In another bid to stem the global financial crisis, the Federal Reserve this morning, in conjunction with other major central banks, cut interest rates. The Fed lowered its target for the federal funds rate by 50 basis points to 1.5% and cut the discount rate by the same amount to 1.75%.
The other banks taking rate-cut action included the Bank of Canada, the Bank of England, the European Central Bank, and the Swiss and Swedish central banks.
Incoming economic data suggest that the pace of economic activity has slowed markedly in recent months, Fed officials said in a statement. Moreover, the intensification of financial market turmoil is likely to exert additional restraint on spending, partly by further reducing the ability of households and businesses to obtain credit.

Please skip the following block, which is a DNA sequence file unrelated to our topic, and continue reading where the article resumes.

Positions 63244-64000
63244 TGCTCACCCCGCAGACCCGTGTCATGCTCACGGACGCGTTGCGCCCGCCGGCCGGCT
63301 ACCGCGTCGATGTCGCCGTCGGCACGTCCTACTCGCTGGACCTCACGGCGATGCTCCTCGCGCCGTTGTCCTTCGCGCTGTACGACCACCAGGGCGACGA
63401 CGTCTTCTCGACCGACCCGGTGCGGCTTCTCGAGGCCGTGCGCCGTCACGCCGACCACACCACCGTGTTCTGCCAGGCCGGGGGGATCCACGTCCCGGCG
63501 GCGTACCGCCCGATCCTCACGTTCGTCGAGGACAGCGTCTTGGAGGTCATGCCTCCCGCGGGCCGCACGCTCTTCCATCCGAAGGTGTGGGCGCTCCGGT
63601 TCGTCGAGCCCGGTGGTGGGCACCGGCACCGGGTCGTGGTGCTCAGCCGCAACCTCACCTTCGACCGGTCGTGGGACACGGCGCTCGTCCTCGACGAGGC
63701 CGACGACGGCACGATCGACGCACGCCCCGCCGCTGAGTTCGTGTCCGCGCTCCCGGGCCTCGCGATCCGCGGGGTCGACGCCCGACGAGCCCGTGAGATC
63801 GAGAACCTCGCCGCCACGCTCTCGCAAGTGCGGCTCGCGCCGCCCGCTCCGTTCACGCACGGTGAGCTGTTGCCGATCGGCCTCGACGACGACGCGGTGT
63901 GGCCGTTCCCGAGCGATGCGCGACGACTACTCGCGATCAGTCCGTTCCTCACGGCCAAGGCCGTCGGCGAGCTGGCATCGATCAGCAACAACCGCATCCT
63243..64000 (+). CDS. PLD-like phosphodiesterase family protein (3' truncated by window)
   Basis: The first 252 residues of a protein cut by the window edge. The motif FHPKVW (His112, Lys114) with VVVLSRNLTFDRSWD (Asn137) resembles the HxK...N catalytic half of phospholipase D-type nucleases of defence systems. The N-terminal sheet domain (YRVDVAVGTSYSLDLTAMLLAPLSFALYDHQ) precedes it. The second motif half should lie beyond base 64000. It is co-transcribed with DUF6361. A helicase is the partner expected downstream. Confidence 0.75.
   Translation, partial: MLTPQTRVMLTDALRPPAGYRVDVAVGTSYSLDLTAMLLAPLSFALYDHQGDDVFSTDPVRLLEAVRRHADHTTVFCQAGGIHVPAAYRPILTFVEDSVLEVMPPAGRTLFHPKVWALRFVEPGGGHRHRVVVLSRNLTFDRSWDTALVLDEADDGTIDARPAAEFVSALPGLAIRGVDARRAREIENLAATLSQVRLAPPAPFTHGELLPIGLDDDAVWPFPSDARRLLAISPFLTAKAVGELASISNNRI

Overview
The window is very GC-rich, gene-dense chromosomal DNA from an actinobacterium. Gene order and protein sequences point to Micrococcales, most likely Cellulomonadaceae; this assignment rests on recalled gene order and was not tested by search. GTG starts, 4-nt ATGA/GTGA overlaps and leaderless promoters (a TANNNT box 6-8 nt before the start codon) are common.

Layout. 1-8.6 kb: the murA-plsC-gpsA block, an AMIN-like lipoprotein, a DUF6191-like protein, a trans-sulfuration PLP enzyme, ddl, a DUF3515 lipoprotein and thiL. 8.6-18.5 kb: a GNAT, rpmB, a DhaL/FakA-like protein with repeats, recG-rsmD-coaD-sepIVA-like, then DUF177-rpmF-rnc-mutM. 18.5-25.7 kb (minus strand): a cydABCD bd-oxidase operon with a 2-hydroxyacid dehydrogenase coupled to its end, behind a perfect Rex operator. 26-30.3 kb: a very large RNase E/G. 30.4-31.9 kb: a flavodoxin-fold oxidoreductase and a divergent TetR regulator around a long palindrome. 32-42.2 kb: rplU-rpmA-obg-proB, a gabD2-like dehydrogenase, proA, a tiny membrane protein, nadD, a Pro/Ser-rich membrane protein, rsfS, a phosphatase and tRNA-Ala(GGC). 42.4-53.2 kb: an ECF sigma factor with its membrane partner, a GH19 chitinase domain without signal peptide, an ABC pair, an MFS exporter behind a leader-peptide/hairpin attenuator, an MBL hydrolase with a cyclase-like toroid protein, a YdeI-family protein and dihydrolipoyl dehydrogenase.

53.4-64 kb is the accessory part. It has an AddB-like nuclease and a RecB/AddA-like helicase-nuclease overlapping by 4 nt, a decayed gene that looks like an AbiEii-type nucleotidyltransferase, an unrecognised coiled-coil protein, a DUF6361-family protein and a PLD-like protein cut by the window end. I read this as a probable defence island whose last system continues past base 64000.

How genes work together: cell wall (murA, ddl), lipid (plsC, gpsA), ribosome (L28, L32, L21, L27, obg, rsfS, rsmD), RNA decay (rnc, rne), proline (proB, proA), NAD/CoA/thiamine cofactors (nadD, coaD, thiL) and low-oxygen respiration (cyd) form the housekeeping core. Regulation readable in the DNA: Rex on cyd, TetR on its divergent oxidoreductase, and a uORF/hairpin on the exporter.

The officials noted that while inflation has been high, the decline in energy costs and other commodity prices have lowered the risks to inflation.
The action by the central banks helped overseas stock markets bounce from sharply lower levels and pushed U.S. stock index futures into positive territory.
Throughout the current financial crisis, central banks have engaged in continuous close consultation and have cooperated in unprecedented joint actions such as the provision of liquidity to reduce strains in financial markets, Fed officials said in the statement. They noted that the Bank of Japan supported the actions.